Tunisia lifts emergency rule in force since 2011 uprising
Tunisian President Moncef Marzouki has lifted a state of emergency in force since the 2011 uprising that triggered the Arab Spring, his office said Thursday.
"The president and commander-in-chief of the armed forces... issued a decree lifting the state of emergency in the whole country from Wednesday, March 5, 2014," a statement said.
Tunisia has been rocked by sporadic attacks blamed on jihadists since the 2011 revolution that toppled a decades-old dictatorship and touched off uprisings across North Africa and the Middle East.
In November, Marzouki had extended the emergency rule for eight months until the end of June, meaning it has been lifted four months early.
"The lifting of the state of emergency does not limit the capacity of the security services to implement the law and does not preclude any request for military support should it be needed," said the presidency.
This "will not bring about changes in the implementation of laws and policies in place in the country, including those concerning military operations areas and border buffer zones."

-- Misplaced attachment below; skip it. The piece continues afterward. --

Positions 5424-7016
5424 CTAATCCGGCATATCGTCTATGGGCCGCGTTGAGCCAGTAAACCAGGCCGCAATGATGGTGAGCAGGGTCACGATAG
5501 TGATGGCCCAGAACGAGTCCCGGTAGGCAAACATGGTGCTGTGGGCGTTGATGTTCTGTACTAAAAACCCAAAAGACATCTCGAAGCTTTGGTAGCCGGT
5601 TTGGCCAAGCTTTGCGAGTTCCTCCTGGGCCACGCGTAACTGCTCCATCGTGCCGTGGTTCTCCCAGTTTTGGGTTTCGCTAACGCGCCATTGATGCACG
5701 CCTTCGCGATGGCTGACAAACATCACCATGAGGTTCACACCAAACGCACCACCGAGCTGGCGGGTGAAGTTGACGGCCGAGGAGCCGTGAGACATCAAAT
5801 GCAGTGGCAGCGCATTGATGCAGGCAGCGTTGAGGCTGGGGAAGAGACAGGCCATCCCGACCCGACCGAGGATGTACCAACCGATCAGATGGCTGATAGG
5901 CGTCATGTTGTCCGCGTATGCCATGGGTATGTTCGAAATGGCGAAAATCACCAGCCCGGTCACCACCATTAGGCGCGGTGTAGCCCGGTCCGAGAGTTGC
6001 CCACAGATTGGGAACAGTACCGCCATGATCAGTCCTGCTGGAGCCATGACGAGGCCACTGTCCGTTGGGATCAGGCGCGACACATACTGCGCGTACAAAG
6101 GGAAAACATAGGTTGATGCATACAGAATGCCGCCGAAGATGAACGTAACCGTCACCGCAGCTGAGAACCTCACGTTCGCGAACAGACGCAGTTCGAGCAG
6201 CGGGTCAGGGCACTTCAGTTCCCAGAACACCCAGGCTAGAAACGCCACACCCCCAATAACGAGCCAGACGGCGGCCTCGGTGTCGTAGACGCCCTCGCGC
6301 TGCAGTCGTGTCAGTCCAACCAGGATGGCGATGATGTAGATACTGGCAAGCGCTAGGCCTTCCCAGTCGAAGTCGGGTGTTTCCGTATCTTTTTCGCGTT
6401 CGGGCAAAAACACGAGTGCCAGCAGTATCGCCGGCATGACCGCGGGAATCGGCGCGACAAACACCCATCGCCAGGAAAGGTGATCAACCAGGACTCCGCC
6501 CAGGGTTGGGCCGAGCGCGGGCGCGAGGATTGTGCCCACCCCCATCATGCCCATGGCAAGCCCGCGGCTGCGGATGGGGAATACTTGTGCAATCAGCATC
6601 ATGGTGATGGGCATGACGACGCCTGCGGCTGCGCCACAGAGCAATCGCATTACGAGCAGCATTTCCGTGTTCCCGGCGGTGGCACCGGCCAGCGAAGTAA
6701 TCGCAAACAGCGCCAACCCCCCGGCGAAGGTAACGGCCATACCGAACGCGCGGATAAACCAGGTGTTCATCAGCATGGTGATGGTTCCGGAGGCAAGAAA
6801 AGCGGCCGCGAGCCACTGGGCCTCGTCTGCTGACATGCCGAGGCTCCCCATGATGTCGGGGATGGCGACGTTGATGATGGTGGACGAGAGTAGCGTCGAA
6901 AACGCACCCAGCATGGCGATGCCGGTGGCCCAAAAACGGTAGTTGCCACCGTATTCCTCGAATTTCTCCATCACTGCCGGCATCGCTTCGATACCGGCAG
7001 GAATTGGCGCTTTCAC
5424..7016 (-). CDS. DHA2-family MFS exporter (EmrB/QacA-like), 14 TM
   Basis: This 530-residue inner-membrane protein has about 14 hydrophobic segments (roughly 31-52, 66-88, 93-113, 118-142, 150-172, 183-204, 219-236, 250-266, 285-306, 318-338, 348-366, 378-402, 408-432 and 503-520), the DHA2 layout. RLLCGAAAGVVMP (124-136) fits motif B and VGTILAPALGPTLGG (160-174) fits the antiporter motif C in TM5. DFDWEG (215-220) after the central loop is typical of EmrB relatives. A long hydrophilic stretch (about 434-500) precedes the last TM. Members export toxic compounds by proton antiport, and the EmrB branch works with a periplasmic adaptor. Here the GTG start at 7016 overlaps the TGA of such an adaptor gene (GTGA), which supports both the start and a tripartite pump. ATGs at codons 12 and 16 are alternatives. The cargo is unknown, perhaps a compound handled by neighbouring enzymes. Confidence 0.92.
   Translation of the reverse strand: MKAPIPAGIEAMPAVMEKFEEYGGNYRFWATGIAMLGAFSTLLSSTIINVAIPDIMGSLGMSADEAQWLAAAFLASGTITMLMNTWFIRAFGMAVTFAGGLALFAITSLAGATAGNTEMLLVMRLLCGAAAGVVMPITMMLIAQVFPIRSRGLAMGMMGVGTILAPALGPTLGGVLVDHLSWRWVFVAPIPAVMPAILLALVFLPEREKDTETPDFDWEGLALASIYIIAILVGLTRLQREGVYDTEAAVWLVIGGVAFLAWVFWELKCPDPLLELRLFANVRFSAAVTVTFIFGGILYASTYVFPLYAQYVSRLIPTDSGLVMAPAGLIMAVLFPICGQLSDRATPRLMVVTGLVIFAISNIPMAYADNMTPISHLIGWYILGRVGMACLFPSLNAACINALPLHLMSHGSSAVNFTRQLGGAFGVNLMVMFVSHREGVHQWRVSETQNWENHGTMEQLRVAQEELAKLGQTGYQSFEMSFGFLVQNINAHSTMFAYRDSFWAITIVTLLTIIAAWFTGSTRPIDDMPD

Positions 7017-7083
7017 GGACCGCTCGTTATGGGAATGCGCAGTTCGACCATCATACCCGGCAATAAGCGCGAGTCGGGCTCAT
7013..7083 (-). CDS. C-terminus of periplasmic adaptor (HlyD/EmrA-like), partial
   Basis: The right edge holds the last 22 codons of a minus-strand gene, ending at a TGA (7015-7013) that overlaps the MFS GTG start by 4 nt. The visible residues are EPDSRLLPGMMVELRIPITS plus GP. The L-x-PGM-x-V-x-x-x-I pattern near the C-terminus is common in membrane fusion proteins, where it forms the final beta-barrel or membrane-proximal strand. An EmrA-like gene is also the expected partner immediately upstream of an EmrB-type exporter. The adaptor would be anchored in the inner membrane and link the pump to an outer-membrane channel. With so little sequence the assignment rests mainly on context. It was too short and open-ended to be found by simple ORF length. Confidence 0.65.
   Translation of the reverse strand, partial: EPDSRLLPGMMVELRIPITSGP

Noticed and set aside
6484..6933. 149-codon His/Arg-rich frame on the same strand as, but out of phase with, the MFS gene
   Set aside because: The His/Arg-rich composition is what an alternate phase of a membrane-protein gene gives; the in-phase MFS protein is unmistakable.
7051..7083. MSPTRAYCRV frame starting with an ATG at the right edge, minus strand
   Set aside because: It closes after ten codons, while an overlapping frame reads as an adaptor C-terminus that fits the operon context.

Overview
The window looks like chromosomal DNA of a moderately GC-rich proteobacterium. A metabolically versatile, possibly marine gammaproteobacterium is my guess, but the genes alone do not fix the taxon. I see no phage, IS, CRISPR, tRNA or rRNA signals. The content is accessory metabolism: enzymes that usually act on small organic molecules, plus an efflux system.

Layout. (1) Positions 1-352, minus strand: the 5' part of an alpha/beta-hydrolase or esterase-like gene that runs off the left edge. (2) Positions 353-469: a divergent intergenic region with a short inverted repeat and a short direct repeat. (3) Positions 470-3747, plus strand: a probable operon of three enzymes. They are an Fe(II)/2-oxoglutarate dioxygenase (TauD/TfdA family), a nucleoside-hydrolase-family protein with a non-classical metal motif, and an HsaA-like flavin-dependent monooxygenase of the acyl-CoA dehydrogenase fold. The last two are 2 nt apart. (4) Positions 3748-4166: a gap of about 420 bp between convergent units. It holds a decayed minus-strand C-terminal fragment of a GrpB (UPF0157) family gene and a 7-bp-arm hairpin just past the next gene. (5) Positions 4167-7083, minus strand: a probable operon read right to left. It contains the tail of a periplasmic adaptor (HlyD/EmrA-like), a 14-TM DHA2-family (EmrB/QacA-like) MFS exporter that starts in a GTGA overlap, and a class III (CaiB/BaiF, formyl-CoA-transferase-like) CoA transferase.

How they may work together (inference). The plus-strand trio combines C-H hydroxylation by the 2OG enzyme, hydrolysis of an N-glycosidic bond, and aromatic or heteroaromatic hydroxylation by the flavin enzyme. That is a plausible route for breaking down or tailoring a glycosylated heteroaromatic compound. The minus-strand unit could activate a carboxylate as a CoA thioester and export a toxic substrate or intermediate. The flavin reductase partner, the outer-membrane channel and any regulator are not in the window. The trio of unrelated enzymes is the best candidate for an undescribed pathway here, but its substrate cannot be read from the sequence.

Special military zones were established last year on Tunisia's borders with Algeria and Libya, where the authorities say armed groups are active.
Much of the deadly violence witnessed in Tunisia since the January 2011 uprising has been blamed on Ansar al-Sharia, a hardline Islamist movement accused of having links to Al-Qaeda.
The government has said Ansar al-Sharia was behind the separate assassinations last year of two secular politicians, killings that plunged Tunisia into political turmoil.
The group never claimed responsibility for those or any other attacks.
For more than a year, the security forces have been battling Islamist militants hiding out in the remote border regions of western Tunisia, notably in the Chaambi mountains.